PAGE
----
How does the narrator's attitude change towards the raven as "The Raven" progresses?

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William Delaney eNotes educator | Certified Educator

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At first the speaker does not take the Raven very seriously. He assumes it is a tame bird that somehow escaped from its owner and is only seeking temporary shelter. He describes it in a facetious manner.

Not the least obeisance made he; not a minute stopped or stayed he,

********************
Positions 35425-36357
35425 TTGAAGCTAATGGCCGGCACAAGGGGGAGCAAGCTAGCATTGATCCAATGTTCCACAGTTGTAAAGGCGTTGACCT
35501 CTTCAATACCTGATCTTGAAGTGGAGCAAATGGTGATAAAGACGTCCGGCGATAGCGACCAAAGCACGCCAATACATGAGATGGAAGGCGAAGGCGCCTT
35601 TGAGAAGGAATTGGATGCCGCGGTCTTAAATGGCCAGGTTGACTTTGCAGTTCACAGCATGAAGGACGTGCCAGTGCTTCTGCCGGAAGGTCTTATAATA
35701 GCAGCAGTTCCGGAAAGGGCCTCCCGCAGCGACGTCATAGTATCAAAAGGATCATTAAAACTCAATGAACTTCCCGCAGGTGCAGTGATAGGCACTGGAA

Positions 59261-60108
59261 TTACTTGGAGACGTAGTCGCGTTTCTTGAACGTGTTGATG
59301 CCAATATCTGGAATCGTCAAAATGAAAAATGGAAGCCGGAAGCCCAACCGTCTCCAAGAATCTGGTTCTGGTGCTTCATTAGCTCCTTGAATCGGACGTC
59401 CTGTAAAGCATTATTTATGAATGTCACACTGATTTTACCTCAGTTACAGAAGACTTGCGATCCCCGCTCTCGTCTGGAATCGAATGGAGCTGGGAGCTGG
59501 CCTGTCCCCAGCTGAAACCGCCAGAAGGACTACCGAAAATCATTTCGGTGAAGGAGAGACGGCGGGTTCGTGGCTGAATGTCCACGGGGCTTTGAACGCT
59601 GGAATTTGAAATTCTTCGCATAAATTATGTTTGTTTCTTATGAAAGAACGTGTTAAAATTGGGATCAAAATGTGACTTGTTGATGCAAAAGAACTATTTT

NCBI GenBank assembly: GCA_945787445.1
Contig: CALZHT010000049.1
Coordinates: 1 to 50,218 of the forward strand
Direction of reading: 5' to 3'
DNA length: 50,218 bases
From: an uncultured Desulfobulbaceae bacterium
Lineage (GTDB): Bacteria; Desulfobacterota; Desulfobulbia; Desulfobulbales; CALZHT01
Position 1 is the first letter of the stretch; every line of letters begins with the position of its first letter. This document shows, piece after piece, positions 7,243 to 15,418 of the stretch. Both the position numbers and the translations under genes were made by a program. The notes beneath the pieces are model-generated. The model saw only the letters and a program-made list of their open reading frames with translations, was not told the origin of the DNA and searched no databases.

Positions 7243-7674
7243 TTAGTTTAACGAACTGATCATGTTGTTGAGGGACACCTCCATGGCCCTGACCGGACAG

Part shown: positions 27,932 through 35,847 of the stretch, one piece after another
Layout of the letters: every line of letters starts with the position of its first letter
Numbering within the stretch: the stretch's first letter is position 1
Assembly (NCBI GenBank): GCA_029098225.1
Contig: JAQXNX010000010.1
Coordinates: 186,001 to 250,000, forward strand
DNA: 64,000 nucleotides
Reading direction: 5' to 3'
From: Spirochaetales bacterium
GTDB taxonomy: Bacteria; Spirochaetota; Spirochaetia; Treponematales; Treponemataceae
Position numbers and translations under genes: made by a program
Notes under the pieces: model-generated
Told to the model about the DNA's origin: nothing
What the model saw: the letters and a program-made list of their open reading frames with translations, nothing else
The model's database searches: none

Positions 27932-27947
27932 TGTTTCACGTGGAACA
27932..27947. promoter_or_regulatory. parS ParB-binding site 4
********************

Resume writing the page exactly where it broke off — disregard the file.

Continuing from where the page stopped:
But with mien of lord or lady, perched above my chamber door--

He actually smiles at the bird and jokes with it:

Then the ebony bird beguiling my sad fancy into smiling,
By the grave and stern decorum of the countenance it wore...

Tell me what thy lordly name is...

He assumes that the Raven will leave him eventually, and he is still feeling some amusement in the middle of the poem:

But the Raven still beguiling all my sad soul into smiling...

But he begins to speculate about what, if anything, the bird means by ""Nevermore." The narrator is beginning to take the black bird more seriously. The Raven is not a symbol of a lost maiden but a symbol of death and always had been a symbol of death since the saintly days of yore. When we...

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